LE GRAND YOUNG
Le Grand Young, born December 21, 1840, in Nauvoo, Ill., was the third son and fourth child of Joseph Young and
Adeline Bicknell Young. Joseph Young was a preacher of the gospel. He arrived in Utah with his family in 1850.
After such schooling as a boy could obtain in Utah at that early period, Le Grand Young, at about twenty four years
of age, commenced the study of law. He afterwards became a student in the law office of Hoge & Johnson in Salt
Lake City. Mr. Young was admitted to the bar in 1810 and commenced the practice of law. He afterwards went to Ann
Arbor Law School and graduated from there in 1814.
In 1863 Le Grand Young married Grace Hardie, the daughter of John Hardie, a ship captain of Scotland, who died
in that land. His widow, Janet Downey Hardie, came to Utah with her family in 1856, having been converted to Mormonism.
There were six children born to Mr. and Mrs. Young, two sons and four daughters.
Joseph Hardie Young, the oldest son, is having a successful railroad career, and is now with the Southern Pacific.
Le Grand Young, Jr., is a young man who is also engaged in the railroad business, and is now with the Emigration
Mr. Young's daughters are all accomplished women, and three are married as follows : Grace Young Kerr, whose husband
is Kenneth C. Kerr, of the Salt Lake Route ; Lucille Young Reid, whose husband is Wm. Reid and is with the American
Smelter Company ; Jasmine Young Freed, whose husband is the well known Lester D. Freed, in the furniture business
in Salt Lake City. The remaining daughter, Afton, is unmarried.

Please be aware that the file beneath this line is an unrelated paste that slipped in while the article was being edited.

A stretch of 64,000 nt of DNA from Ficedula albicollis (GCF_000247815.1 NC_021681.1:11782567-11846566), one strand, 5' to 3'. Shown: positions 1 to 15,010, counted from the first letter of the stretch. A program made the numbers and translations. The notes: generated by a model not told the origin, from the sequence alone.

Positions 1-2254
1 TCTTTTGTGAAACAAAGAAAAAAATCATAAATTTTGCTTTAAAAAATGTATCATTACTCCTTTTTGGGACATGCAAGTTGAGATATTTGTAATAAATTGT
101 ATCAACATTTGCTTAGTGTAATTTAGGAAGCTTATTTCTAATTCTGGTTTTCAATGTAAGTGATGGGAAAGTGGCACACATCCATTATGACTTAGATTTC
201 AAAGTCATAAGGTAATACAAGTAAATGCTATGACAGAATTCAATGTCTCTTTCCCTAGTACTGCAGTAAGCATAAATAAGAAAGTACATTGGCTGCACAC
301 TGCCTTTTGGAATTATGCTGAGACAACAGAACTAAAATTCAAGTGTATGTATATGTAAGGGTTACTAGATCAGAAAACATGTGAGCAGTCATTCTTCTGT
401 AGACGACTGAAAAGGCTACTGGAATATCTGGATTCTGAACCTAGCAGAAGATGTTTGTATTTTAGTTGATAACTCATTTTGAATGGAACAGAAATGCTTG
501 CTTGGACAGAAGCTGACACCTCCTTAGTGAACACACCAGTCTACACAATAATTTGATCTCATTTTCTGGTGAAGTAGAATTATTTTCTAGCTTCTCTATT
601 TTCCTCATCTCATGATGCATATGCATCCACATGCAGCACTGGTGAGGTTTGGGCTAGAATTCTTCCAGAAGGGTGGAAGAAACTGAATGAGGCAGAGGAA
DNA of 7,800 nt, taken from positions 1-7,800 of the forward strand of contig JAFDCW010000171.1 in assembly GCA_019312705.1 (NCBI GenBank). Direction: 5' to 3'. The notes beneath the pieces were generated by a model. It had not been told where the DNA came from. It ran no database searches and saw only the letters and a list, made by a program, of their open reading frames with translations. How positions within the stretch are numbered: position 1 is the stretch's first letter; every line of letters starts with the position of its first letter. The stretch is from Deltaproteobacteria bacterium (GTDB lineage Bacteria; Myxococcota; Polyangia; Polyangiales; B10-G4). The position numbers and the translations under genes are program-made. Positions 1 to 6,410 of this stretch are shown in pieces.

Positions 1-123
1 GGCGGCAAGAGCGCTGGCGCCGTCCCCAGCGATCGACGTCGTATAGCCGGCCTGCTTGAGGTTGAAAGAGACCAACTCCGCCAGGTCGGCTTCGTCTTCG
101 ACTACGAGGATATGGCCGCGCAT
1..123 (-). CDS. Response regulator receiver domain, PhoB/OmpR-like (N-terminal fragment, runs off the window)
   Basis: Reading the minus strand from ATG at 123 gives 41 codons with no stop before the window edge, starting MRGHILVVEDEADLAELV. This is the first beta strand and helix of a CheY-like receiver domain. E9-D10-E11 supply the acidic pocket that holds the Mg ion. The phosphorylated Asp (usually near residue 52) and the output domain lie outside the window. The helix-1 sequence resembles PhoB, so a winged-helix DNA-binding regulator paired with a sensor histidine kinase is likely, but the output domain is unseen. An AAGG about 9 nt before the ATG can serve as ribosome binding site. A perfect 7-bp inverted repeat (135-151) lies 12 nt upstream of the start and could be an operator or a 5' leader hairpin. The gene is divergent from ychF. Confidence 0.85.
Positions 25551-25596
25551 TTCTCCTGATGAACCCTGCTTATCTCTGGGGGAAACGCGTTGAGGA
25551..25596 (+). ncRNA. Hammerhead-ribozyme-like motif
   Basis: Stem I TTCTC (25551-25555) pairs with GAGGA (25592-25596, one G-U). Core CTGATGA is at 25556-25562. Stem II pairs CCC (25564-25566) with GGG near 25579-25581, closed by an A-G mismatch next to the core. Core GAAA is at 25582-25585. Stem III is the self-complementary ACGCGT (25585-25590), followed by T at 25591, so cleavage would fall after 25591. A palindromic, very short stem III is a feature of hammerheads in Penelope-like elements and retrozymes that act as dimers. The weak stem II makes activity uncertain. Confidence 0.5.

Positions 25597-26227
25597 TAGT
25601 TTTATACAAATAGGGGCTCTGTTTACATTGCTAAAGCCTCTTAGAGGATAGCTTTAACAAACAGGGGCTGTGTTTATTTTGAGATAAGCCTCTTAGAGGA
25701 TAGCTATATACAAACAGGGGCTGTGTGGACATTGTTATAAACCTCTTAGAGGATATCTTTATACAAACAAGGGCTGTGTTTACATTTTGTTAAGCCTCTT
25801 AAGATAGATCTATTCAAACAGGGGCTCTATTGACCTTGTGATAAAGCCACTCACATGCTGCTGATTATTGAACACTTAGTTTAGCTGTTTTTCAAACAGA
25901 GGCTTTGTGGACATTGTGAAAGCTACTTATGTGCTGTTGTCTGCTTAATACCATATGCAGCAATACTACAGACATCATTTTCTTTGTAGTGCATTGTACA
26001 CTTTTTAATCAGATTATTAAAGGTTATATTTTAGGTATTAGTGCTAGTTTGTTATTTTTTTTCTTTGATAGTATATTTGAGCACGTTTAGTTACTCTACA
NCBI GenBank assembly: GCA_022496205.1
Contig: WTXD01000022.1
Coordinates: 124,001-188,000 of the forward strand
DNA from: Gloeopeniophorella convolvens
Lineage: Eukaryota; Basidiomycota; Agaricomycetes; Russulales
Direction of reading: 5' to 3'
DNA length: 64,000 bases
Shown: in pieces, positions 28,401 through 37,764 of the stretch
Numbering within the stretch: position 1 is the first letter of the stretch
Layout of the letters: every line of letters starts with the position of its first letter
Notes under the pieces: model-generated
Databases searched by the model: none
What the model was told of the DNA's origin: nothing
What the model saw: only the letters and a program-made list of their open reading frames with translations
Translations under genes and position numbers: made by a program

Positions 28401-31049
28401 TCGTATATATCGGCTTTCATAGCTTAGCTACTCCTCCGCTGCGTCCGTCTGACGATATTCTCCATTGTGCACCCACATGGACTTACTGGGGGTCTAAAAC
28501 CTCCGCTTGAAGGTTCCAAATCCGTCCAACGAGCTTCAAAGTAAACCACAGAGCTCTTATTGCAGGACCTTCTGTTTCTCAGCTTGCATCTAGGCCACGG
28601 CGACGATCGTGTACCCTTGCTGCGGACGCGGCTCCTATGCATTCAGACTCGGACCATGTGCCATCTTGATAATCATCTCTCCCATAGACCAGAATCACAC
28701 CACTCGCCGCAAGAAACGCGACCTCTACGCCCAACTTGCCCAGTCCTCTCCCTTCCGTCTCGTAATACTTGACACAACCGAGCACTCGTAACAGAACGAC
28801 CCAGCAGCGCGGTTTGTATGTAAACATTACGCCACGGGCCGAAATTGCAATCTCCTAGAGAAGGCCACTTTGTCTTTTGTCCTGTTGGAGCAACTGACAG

Le Grand Young has always been a Democrat in politics. In 1895 in the first Democratic Judiciary Convention under
statehood, Mr. Young was nominated as one of the judges of the District Court of the Third Judicial District in
the State, while he was absent from home. He was afterwards elected to that office. He took his seat January 1,
1896, but he resigned the following May, for the reason that the salary was inadequate.
Mr. Young has always had a good law practice. He is now the senior member of the law firm of Young & Moyle.
He is also president of the Emigration Canon Railroad Company, an electrical railroad making connection with the
lines of the Utah Light & Railway in the eastern part of the city, and running practically to the head of Emigration
Mrs. Young, after living with her husband for nearly forty five years, died in March, 1908. She was a noble woman,
a woman delightful to know, and a mother and wife whose equal is seldom found. The home at Eleventh East Street
and Harvard Avenue, mostly through her influence, was always a bright and happy one, but it received a sad blow
when without warning, and having been in her usual perfect health, this noble wife and mother was stricken with
paralysis and expired March 14, 1908. Desolation is the word that best expresses the shadow cast by this sad event
over this family. Not one of them had the slightest premonition of the sudden taking away of wife and mother that
was to break on the home, and when every member of the family was gathered together from far and near she expired,
surrounded by them all.
Le Grand Young is actively engaged with his law practice, but he finds time to give some attention to the general
offices of the railroad of which he is the president.
Sketches of the Inter-Mountain States
1847 - 1909
Utah Idaho Nevada
Published by: The Salt Lake Tribune
Salt Lake City, Utah 1909
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